EXPLAINED: Do Javanese people go barefooted often?

Javanese and most Indonesians go barefoot quite frequently, but that depends. The closer we are to the city, the less frequent we go barefoot.

In the house

What we all do similarly is most of us are barefoot in the house. Even when we live abroad where the floor is covered by carpet, we prefer to walk barefoot, or at least we change our shoes to in-house slippers.

Barefoot in a four-star hotel, despite they provide a pair of nice slippers

It is almost like Japanese. We have a shoe rack near the door, and leave everything from outside there. Be it shoes, umbrella, jacket, etc. whatever we wear outdoor it’d be better to leave it at the door.

If you ask me why, probably it’s because of the nature of Indonesia with its humidity, fertile soils, and dust. Cultural wise, being barefoot in the house means you leave bad things from outside right in front of the door. You don’t bring any dirt into the home.

By being barefoot, we are more sensitive to the cleanliness and the texture of the floor, or the soils we step on. That’s the reason why we mop the house every day. Even some people clean several times a day.

Outdoor barefoot

I think nowadays fewer people go barefoot out of the house. But still, we don’t wear shoes as frequently as Western. We like wearing sandals a lot. Most of us have a pair of shoes, but we have more than a couple of sandals.

We have sandals for going to the mosque, sandals for the loo, sandals for hanging out, sandals for lyfe!

Joger Bali Sandals for a casual hangout

It is essential to remember which sandal for a mosque, which one for the bathroom, cuz you can’t swap.

Typical personal sandals for going to a mosque. Usually they’re stolen in Fridays.

Sandals for loo should stay in the loo! If the loo doesn’t have sandals, always remember to wash your foot before leaving the loo. That’s why most of the Javanese bathroom is a typical wet bathroom, not the dry one.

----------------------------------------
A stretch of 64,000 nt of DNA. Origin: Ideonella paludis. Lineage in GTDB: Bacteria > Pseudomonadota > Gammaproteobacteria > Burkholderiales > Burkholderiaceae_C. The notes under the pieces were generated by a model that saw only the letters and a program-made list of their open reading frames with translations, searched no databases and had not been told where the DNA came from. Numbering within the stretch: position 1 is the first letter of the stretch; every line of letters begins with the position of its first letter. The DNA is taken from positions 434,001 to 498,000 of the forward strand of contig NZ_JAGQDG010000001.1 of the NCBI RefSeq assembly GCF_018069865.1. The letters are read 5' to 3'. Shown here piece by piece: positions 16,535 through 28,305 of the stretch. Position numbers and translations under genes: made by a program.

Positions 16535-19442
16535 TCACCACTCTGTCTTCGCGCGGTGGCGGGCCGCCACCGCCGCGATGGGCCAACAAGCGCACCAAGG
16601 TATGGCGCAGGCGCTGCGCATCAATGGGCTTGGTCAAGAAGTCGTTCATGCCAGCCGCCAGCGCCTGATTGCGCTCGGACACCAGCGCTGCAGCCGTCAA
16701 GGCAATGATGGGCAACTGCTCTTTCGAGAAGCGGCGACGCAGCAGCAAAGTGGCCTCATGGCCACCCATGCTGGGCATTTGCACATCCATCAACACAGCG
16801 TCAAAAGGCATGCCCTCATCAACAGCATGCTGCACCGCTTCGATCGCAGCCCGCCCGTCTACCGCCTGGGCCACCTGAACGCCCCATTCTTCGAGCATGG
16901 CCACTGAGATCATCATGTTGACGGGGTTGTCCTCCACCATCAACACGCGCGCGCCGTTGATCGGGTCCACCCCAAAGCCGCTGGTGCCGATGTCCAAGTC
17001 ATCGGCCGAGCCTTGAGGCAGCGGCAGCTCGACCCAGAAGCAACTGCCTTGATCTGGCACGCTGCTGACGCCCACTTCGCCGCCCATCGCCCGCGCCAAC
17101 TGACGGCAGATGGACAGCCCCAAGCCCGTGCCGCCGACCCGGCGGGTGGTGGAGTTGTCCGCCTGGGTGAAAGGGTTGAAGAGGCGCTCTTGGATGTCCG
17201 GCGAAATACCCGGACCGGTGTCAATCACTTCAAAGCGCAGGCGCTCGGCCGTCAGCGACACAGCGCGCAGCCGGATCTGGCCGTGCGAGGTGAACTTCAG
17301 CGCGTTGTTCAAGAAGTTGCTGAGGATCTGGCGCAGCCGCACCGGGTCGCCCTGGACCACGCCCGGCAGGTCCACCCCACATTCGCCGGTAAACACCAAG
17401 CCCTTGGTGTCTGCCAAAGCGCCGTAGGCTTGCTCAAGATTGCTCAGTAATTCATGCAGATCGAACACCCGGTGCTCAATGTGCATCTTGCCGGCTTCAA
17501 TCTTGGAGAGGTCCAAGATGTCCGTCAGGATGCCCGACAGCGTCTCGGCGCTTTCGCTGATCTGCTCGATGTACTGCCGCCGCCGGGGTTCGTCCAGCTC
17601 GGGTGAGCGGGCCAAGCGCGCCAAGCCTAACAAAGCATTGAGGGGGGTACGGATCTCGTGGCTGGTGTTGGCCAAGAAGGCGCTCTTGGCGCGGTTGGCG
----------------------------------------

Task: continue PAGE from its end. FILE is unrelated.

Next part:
Spiderman sandals for kids


Some people might go barefoot for morning/evening walk, especially elder Javanese. My parents still doing this for foot reflection. It increases our foot-palm sensitivity to nature, let alone the “massage” done by the stone we step on somehow make your life longer.

Barefoot at Foot Massage Park.

Javanese believes most of our body parts are controlled by the nerves in foot palm. Hence they like to walk on sharp pebbles to maintain the health. In Foot Massage Parks, the pebble sharpness usually well arranged from the easier (blunt, round, bigger) to the most difficult one. If you are healthy, they say, you can bear any kind of pebble without pain.

Some of us might also go barefoot in the rice field or in the garden. Actually, it depends on the weather. In the wet season, we might go barefoot. You don’t want your hundred dollars Nike Jordan get stuck and gone sucked by the mud, do you?

In the dry season, we wear sandals. Again, it should be the sandal for a garden, not the one from the loo.